Kjell Eriksson has made a huge splash around the globe with his series set in his native Sweden. Now Eriksson is back with a stunning mystery packed with surprises.
Police officer Ann Lindell is great at solving crimes, but she doesn't have as much luck in her personal life. When she meets journalist Anders Brant, Ann thinks her luck has turned around. When Anders disappears without a trace and a homeless man's body is found with Anders' phone number in his pocket, she must keep quiet about her connection to her former beau while she races to find Anders and clear his name.
Eriksson has been nominated for the Best Swedish Crime Novel five times, and Black Lies, Red Blood, the fifth book in his critically acclaimed and internationally-loved series will both shock and delight.
About the Author
KJELL ERIKSSON is the author of the internationally acclaimed The Princess of Burundi, The Cruel Stars of the Night, The Demon of Dakar, and The Hand that Trembles. His series debut won Best First Novel 1999 by the Swedish Crime Academy, an accomplishment he later followed up by winning Best Swedish Crime Novel 2002 for The Princess of Burundi. Black Lies, Red Blood is his fifth novel in the series. He lives in Sweden and France.
Read an Excerpt
“You’re different,” said Ann Lindell.
A tired phrase, a worn-out expression, but there was no other way to put it.
“Is that a good thing?”
Anders Brant was lying with his eyes closed, one hand on his belly, the other behind his neck. She observed him: the dark, sweaty hair by his temples, the trembling eyelids, given a violet-red hue by the first morning light, and the beard stubble—“my scourge,” he said, as he always had to shave—which had scratched her.
He was not a powerful man, not much taller than she was, with a boyish body that made him look younger than almost forty-four. From his navel down to his pubic hair a dark, curly strand ran that resembled an exclamation point.
His face was thin and lacked strong lines, although when he smiled it came to life. Maybe it was his casual manner that first aroused her interest. Later, when she got to know him better, the picture got more complicated. He was just different in that way, often carefree and a little roguish, but with an inner fervor that was sometimes seen in his eyes and his gesturing hands. Then he was anything but carefree. As she observed his relaxed facial features, it occurred to her that his attitude reminded her of Sammy Nilsson, the one colleague she could confide in and discuss things other than the trivialities of work.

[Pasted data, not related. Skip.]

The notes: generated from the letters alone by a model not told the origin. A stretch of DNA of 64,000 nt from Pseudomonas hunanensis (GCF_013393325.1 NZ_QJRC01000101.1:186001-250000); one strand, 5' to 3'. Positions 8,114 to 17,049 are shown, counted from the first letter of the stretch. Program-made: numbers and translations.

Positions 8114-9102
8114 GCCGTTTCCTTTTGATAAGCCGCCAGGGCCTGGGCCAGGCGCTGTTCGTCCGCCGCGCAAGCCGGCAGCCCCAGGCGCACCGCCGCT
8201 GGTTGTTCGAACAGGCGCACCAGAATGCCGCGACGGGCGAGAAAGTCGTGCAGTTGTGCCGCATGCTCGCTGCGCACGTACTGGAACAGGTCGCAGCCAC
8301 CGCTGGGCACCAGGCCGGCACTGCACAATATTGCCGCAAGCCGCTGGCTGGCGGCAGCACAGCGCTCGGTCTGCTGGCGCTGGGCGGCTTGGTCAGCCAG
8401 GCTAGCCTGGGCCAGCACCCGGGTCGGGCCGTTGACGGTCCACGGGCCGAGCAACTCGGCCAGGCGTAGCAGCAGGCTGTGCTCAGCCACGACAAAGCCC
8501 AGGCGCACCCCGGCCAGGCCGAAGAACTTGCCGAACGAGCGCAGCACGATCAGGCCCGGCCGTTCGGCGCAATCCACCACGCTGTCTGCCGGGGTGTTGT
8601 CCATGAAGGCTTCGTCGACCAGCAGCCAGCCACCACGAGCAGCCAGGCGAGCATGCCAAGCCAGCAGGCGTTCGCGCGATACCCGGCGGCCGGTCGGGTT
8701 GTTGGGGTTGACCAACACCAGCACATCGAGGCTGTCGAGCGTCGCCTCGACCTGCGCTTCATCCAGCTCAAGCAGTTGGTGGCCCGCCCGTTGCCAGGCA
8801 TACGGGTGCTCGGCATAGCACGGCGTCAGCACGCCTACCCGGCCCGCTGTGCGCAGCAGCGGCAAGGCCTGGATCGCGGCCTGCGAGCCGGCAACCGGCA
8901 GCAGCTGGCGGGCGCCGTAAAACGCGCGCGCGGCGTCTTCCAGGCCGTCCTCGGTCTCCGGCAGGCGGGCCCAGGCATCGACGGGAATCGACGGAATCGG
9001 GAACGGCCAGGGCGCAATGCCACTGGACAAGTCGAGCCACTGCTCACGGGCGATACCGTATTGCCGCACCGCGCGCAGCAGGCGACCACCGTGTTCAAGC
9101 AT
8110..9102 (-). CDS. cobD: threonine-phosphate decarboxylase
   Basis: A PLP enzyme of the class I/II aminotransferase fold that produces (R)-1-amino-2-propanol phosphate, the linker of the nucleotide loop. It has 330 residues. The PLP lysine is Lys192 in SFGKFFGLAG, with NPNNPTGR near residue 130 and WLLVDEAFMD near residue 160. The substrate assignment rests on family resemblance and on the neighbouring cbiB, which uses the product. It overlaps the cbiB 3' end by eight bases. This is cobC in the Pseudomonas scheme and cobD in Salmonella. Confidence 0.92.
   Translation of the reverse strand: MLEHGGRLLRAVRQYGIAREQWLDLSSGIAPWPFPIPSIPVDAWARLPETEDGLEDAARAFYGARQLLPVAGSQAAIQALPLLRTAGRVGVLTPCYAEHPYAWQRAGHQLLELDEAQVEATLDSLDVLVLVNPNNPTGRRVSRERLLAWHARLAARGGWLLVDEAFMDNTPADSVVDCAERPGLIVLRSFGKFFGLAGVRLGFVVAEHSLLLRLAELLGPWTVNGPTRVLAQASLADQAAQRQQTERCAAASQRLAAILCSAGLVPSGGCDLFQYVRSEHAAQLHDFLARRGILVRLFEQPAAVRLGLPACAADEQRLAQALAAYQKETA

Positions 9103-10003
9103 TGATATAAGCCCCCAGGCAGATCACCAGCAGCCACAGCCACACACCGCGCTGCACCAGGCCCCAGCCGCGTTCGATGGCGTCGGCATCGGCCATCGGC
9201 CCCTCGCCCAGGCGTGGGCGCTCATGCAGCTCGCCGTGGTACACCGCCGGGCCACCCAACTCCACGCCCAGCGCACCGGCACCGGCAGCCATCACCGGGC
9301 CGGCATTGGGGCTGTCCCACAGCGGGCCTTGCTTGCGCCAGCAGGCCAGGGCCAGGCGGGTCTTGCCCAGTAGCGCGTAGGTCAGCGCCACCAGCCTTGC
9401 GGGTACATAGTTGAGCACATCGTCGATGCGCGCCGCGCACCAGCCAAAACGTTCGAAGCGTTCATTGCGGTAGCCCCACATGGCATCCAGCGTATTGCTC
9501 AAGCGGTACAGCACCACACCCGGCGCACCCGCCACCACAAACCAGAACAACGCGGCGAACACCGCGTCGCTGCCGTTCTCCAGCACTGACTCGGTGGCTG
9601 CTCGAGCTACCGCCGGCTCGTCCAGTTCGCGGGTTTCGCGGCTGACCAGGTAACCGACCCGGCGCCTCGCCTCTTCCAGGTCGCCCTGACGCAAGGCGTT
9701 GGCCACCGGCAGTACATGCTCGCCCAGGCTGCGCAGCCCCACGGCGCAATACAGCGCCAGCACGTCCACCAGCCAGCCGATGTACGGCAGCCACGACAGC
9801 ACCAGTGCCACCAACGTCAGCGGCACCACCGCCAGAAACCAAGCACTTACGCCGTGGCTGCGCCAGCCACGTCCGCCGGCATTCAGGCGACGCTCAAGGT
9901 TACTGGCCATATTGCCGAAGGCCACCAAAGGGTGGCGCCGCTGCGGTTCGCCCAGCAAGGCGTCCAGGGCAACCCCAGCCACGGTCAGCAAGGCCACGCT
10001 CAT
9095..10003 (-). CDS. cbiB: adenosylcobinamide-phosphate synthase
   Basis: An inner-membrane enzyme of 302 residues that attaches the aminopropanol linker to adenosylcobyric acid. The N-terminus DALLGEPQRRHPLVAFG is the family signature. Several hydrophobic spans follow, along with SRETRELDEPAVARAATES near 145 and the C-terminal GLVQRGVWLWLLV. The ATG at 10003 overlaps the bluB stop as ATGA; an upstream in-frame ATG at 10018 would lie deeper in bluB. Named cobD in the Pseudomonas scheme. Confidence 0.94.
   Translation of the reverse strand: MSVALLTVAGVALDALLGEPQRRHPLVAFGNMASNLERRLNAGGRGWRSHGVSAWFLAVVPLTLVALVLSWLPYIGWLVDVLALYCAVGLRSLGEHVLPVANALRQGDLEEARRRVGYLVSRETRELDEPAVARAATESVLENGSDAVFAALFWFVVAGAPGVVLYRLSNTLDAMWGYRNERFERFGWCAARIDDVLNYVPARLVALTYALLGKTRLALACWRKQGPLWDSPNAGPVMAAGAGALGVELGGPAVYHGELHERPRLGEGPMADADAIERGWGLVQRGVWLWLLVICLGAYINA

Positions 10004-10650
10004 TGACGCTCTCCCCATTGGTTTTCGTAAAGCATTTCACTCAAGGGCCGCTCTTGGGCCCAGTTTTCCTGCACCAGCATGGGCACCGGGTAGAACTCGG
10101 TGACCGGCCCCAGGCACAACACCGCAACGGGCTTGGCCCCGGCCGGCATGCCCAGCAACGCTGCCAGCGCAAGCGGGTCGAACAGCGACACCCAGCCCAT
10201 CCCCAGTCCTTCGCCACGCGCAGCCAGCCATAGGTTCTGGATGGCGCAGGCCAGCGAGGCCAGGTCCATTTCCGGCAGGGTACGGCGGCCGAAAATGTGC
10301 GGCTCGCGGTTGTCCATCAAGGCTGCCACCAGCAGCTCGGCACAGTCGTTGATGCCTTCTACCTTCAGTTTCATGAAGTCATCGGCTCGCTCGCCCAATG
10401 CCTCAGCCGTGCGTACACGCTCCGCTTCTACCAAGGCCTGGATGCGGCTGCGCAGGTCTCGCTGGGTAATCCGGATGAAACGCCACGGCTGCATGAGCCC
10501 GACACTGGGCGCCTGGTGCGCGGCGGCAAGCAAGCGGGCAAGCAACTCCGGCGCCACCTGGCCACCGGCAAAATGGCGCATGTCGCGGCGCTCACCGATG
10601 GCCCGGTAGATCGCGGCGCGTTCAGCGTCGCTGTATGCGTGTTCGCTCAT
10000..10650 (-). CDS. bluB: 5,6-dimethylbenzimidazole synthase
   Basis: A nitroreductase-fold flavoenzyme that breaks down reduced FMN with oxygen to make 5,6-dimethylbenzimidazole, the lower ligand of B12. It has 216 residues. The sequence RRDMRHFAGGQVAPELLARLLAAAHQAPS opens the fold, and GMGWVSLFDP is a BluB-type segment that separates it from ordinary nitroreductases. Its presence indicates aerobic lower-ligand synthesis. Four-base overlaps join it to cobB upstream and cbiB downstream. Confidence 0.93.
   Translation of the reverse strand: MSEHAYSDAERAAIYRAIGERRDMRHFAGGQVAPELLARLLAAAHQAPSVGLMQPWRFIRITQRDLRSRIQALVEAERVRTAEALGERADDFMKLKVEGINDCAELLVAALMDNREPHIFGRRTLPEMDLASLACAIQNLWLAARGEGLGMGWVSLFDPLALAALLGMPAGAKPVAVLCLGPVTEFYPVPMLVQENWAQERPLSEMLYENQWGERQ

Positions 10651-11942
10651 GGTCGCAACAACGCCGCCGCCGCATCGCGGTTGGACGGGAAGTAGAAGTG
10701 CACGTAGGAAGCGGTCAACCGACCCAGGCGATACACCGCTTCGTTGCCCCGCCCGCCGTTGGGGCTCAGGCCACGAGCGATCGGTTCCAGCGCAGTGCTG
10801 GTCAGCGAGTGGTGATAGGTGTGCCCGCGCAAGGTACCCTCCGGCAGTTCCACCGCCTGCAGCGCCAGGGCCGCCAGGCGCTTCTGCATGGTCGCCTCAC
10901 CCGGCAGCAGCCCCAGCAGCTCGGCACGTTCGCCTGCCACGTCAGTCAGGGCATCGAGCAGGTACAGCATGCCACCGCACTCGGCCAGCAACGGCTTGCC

“I don’t know,” she said, in a tone more ominous than she intended, now feeling even more banal.
But perhaps he understood: She was in love. Until now neither of them had hinted at anything like that.
And was that good? He was different in every conceivable way from the men she’d been with. There weren’t many really, two somewhat longer relationships—Rolf and Edvard—and a few short-lived ones, but the few weeks with Anders Brant had really shaken her up.
For the first time in a very long while she felt desired. He made no secret of his longing for her. He might call her at work and whisper things on the phone that left her speechless, and then when they met he drew her to him; despite his slender body his hands felt powerful. Sometimes she warded him off, afraid that Erik would surprise them, and also afraid of the rush she felt in her body, as if they were doing something forbidden.
“Hugging won’t hurt you,” he would say. “Relax.”
He courted her, and he talked; never had Ann’s apartment been filled with so many words. Talk, but never about before and later, always about the present. Unwilling to offer details about his past, not a word about his plans or dreams.